How earthquakes and terrorism are connected

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Hundreds of people have died from the massive earthquake that hit the country on Monday. This is tragic enough, but adding salt to the wound is the tragic response that is taking place which is telling the people that the earthquake was Allah’s warning to us. This message is being spread by religious leaders from all sects, threatening the people that if they do not change their behaviour than Allah will unleash more punishment. Actually, we know what causes earthquakes. It is a simple question that science answered long ago. Since we already know this, why are religious groups trying to scare people by telling them that Allah is punishing them? The answer is because it is a proven way to control their behaviour. It is religious blackmail. Think about it: Will these clerics tell the people that Allah is punishing us for how we treat Ahmadis and other minorities? Will they tell the people that Allah is punishing us for continuing to use blasphemy laws to settle scores and intimidate people? Will the clerics tell the people that natural disasters are Allah’s punishment for our nuclear weapons program which threatens to kill millions? Never. The reason given will always be something that advances their own agenda, not Allah’s.

The same week, a new survey has found that maximum number of Pakistanis believe that foreign powers are behind terrorism in the country.

According to the survey, about 55 percent of respondents believe India is involved behind terrorism in Pakistan. Another 29 percent blame the US for sponsoring terrorism in Pakistan. Overall, 79 percent of the respondents see a foreign hand behind terrorism in Pakistan.

This belief is firmly held even though the people caught for committing the terrorist acts are never Indians or Americans but always Pakistanis. Salmaan Taseer killer? Pakistani. Sabeen Mahmud killer? Pakistani. PAF Badaber attackers? Pakistani. APS Peshawar attackers? Pakistani. Wagah bomber? Pakistani. Jacobabad attackers? Pakistani. The list goes on and on and on.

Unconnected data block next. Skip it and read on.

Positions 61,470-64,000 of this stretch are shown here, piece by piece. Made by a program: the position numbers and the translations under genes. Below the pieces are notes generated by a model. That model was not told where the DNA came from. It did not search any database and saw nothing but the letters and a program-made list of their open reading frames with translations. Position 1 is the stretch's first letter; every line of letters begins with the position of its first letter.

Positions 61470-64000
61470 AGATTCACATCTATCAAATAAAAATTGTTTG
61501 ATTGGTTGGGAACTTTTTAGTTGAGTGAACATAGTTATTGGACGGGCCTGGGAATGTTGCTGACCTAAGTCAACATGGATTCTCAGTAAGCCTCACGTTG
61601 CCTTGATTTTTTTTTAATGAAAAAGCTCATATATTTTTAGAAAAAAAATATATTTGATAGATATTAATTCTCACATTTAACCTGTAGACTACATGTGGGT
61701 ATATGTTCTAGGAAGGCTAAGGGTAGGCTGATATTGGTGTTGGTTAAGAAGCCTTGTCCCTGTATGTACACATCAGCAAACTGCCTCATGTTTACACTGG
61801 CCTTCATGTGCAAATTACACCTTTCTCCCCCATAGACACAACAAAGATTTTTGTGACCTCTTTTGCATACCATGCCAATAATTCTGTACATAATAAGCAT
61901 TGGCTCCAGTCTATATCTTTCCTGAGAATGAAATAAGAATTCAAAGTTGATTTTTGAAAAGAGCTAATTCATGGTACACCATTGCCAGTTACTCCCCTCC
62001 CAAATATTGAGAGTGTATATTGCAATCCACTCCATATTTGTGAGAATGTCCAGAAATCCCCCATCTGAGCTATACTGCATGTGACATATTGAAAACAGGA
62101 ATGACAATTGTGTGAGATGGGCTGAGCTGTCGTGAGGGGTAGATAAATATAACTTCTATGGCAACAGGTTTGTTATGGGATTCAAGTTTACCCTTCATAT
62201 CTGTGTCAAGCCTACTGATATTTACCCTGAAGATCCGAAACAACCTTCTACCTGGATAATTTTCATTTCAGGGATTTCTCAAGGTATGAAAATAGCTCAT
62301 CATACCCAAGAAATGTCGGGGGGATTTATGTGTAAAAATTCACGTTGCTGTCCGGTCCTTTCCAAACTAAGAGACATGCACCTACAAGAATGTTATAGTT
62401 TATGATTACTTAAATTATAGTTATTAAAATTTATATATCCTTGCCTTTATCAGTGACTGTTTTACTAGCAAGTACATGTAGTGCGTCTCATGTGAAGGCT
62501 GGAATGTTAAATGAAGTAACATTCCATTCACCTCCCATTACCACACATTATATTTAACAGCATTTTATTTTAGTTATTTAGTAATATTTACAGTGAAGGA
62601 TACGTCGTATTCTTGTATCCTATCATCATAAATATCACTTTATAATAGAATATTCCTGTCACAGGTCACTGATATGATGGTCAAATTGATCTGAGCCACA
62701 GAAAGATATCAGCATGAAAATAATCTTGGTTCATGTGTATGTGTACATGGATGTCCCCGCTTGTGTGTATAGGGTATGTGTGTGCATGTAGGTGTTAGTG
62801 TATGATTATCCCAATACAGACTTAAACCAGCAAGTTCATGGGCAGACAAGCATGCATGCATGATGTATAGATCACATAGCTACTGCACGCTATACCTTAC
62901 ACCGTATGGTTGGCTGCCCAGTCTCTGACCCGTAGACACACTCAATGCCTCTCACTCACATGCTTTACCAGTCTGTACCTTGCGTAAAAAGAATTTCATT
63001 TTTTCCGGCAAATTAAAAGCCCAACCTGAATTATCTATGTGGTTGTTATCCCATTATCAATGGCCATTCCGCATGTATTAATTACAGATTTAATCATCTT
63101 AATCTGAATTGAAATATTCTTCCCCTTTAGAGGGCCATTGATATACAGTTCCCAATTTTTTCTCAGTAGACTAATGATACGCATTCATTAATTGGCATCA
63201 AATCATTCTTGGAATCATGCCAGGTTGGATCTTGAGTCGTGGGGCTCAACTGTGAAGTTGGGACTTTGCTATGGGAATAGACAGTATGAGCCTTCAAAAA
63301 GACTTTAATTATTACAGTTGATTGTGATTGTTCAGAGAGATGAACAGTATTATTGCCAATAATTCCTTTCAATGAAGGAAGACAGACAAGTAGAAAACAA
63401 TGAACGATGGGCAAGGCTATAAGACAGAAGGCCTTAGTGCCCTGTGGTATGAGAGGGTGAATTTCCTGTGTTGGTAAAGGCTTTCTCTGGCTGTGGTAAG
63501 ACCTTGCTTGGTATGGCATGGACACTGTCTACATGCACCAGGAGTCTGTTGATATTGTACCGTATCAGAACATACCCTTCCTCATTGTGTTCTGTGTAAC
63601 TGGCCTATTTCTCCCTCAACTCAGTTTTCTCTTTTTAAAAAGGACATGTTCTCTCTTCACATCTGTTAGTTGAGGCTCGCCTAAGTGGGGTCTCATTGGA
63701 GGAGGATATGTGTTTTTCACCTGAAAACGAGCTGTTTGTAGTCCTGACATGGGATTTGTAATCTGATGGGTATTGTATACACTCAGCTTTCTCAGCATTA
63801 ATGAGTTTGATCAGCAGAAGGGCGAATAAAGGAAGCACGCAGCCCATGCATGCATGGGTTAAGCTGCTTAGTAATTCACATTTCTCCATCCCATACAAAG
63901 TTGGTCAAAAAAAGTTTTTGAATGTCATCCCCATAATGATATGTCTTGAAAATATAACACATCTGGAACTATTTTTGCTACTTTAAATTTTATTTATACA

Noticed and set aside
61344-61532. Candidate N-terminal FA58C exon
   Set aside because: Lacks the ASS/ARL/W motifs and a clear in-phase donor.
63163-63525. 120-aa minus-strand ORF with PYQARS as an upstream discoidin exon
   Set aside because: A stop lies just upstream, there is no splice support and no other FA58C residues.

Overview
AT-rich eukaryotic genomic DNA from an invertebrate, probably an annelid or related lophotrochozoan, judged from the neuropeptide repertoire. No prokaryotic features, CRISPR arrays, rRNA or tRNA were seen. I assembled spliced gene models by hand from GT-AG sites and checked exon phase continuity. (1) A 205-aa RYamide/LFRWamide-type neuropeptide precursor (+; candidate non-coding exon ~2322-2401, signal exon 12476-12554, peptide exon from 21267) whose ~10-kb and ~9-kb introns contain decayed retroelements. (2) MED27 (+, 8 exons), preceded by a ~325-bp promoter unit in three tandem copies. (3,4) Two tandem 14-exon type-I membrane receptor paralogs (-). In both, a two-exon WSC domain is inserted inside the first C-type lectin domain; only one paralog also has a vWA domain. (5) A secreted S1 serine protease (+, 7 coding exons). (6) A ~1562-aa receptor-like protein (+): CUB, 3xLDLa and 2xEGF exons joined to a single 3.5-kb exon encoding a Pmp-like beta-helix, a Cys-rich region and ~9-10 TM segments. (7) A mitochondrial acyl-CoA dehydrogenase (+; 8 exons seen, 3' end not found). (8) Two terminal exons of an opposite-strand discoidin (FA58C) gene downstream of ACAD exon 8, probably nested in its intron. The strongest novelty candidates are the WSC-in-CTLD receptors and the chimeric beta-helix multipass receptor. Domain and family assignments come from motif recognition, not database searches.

So why do so many people believe that it is foreign powers and not extremist mindset spreading among our own society that is responsible? The answer is because they are told so over and over and over again. Aizaz Chaudhry declares it from the government. Even Army has declared it. Army Chief Gen Raheel Sharif has even declared that terrorism in the country was defeated months ago, but terrorist attacks continue. And they continue to be done by Pakistanis, not Indians or Americans. Why are we told that foreign powers and not extremist mindset? Because it advances an agenda: Unifying the country.

While everyone is sacrificing the truth for their agendas, the people are suffering. Earthquakes and terrorism become connected because religious clerics use earthquakes to promote an extremist mindset that serves their agenda, and the powers that be ignore the extremist mindset being spread by these clerics because their agenda requires attacking India and America, not clerics. The cycle continues, and the disastrous result really is a punishment for for our own behaviour.

Why Varsity Students Are Vulnerable to Extremism and How To Change It